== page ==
There is no shortcut dialogue. The camera, the actors, and the edit do the heavy lifting. If one falters, they all falter.

“It forced us to be even more creative,” continues Ohanian. “You have to let the audience get into her head, not necessarily about what she’s saying, but what she’s doing, and more importantly, how she’s feeling. That is something that I really think we excelled at, to Aneesh’s credit, and Kiera nailed. Her performance is so good, especially knowing this is her first-ever full-movie.”

To get their audience into the characters, they first had to get their actors into them. The challenge became working with two actors who have two very different styles of approach. On set, Chaganty constructed dueling game plans.

“Before the movie started,” says Chaganty, “I wrote this sixteen-page, ten-point font backstory booklet for [Sarah Paulson’s] character. Her whole life with her mom, her mom’s mom. Every moment from the moment she grew up. All these little tiny stories of the objects in her house. Our time before shooting was spent going over that, less than the script. We knew Sarah was so talented, obviously. All she needs to do is soak in the right information, and it’ll pop out with fire.”

On the other end, with Kiera, Chaganty took a radically different approach.

“We went over everything,” he says. “It felt like my job wouldn’t be to give [Kiera Allen] the material — the backstory to soak in — but rather for her to create it herself or feel ownership of it. I made her write her own sixteen-page, ten-point font backstory about every single moment in her life and everything in her house and why it’s there and when was the last time she used it. Oftentimes, I would literally go into before shooting something and be like, ‘What’s that? How’d you get that?’ Just asking these questions because she would then process it and take ownership of it.”

Since Paulson and Allen don’t share the screen in every scene, operating in such a duel fashion with the actors didn’t often result in schizophrenic direction. However, when they did occupy the same scene, Chaganty’s approach would eat up a little more time. Time well spent.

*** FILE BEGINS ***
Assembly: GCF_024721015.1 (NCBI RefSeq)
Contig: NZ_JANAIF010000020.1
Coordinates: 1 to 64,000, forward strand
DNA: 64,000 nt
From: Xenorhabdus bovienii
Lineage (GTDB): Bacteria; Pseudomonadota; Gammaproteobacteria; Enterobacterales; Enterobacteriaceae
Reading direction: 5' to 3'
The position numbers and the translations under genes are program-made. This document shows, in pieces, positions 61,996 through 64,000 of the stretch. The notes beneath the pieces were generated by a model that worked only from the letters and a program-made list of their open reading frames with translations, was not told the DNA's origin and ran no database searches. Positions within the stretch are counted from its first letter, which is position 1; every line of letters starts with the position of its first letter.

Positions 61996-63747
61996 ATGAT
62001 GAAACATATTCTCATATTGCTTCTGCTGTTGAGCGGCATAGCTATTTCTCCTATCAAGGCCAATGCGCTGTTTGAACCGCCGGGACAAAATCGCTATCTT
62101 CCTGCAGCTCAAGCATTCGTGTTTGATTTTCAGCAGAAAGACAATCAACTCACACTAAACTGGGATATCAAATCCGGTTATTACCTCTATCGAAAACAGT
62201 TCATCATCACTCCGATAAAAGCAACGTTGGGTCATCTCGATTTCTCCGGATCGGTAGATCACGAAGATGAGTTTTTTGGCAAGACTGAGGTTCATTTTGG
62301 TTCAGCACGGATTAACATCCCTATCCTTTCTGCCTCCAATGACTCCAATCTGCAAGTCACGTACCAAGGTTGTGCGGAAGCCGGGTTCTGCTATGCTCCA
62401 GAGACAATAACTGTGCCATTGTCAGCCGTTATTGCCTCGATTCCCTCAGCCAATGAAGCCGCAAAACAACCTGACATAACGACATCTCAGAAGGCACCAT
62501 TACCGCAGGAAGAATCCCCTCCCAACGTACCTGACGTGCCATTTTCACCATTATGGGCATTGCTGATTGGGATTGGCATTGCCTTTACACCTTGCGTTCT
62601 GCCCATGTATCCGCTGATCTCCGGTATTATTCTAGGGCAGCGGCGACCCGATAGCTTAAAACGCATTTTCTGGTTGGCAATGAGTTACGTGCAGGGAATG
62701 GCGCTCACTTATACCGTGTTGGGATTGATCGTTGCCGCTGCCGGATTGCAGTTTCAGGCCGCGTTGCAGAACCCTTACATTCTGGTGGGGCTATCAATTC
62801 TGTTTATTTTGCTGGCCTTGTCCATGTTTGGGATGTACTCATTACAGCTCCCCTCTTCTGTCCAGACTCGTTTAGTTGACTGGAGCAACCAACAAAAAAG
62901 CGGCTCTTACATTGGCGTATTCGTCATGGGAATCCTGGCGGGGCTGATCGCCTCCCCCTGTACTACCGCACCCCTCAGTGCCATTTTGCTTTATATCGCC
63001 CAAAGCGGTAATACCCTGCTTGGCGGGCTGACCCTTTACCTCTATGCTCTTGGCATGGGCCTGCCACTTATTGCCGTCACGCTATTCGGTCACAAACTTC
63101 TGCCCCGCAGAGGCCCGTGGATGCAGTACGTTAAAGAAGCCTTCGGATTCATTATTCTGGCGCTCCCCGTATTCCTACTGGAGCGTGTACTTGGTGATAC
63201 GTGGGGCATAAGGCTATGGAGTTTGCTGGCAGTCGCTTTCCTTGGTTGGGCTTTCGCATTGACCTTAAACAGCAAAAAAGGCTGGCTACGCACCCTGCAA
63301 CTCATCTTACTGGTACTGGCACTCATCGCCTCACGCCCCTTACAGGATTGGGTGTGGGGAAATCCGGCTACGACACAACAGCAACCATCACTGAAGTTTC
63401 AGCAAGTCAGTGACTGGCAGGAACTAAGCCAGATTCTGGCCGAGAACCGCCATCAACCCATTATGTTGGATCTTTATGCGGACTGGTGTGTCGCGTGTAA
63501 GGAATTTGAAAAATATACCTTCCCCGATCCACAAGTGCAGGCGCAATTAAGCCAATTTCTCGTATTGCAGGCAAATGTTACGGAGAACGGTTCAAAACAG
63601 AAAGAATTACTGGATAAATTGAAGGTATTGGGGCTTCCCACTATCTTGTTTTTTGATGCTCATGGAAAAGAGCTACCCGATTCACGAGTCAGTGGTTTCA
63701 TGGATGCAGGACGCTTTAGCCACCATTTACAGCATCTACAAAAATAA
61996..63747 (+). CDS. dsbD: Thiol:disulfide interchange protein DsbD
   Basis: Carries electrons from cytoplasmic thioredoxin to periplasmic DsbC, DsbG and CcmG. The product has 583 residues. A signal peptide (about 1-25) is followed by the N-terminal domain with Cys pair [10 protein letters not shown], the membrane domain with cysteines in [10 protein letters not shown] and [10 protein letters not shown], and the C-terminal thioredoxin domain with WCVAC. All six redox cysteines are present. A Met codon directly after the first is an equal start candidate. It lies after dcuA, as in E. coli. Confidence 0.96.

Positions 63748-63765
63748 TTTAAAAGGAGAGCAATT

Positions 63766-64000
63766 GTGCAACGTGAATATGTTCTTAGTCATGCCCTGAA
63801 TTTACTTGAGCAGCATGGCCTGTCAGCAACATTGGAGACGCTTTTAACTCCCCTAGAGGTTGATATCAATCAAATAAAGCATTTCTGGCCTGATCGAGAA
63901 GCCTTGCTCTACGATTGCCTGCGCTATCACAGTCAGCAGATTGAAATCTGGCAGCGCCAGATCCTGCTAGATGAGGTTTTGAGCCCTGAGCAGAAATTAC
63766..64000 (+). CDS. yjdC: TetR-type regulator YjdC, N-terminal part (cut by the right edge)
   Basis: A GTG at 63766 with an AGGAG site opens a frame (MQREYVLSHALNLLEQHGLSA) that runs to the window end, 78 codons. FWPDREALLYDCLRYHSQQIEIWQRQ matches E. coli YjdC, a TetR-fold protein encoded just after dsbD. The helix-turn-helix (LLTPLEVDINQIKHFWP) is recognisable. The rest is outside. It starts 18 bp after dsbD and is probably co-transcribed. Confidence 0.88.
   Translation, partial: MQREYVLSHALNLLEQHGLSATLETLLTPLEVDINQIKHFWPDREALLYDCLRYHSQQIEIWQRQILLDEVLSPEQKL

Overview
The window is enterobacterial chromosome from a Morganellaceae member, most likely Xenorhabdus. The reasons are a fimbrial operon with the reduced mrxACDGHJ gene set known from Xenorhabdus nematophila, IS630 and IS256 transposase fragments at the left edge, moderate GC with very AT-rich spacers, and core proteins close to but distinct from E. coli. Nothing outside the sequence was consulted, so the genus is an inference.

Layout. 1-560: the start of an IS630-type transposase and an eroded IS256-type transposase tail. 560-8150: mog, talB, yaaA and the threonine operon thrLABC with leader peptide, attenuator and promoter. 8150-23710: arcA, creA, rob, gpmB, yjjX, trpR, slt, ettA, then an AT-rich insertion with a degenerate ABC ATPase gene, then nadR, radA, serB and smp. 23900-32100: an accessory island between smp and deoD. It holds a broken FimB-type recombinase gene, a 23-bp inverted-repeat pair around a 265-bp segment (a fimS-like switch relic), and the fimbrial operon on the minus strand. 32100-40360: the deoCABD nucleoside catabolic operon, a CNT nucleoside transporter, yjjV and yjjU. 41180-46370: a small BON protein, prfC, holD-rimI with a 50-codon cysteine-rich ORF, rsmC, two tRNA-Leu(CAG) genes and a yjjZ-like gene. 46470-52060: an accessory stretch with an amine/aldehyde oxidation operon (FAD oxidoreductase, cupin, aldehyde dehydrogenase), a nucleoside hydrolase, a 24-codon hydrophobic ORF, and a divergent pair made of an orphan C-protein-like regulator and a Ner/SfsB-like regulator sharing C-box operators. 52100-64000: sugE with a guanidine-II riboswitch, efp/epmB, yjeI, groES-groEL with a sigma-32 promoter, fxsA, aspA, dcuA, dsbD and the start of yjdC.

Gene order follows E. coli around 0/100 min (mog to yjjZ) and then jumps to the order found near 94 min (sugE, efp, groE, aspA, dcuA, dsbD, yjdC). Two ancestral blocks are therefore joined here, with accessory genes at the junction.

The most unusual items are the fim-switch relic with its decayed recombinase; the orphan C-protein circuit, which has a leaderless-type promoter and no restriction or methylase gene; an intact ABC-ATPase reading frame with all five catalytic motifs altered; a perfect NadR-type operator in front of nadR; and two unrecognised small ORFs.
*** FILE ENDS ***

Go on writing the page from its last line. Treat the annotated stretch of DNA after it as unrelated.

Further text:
“With Sarah,” he explains, “my directions were so technical. From take one, she was killing it. The decisions in the edit room were not choices between a good take and a bad take. They were choices between what we want her to think about at this moment. Whether we want her to be a little upset at that moment. They were genuinely valid pathways that she was providing in every take. I would basically be like, ‘Hey, can you do that faster? Can you pick up this thing?’ It was very technical.”

“With Kiera,” he continues, “I was sitting down with her, hushed whispers, talking for minutes at a time, across the same scenes. The thing is, both processes were resulting in this great take.”

Along with producing partner Natalie Qasabian, Chaganty and Ohanian have established an unbreakable collaboration. Whenever a creative partnership clicks, one should latch on. There are so many obstacles within the industry and within yourself. If you can find someone who motivates you to be the better you, that’s a crucial and necessary relationship.

“We first met when I was a TA on Aneesh’s film school movie,” says Ohanian. “We wrote our first movie, which is like a hundred million dollar movie that maybe one day we’ll make. Then we made this Google Glass video called Seeds, then Searching, and then Run. We’re producing Searching 2 together. We got our next movie we’re writing right now. We’ve become truly equal partners in so many ways.”

The bond has strengthened but not staled. They are not the same filmmakers that made Seeds, or even Searching, and maybe not even Run. They make room in themselves for growth.

“The trust has gone up,” says Chaganty. “The shorthand has gone up. The relationship always has to change because you, as a person, is always changing. The movies that I love now are not the movies that I loved as much as when Sev and I first met. My taste has changed and evolved into something different than where it was, for better or worse.”

Run starts streaming on Hulu on November 20th.

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Brad Gullickson is a Weekly Columnist for Film School Rejects and Senior Curator for One Perfect Shot. When not rambling about movies here, he's rambling about comics as the co-host of Comic Book Couples Counseling. Hunt him down on Twitter: @MouthDork. (He/Him)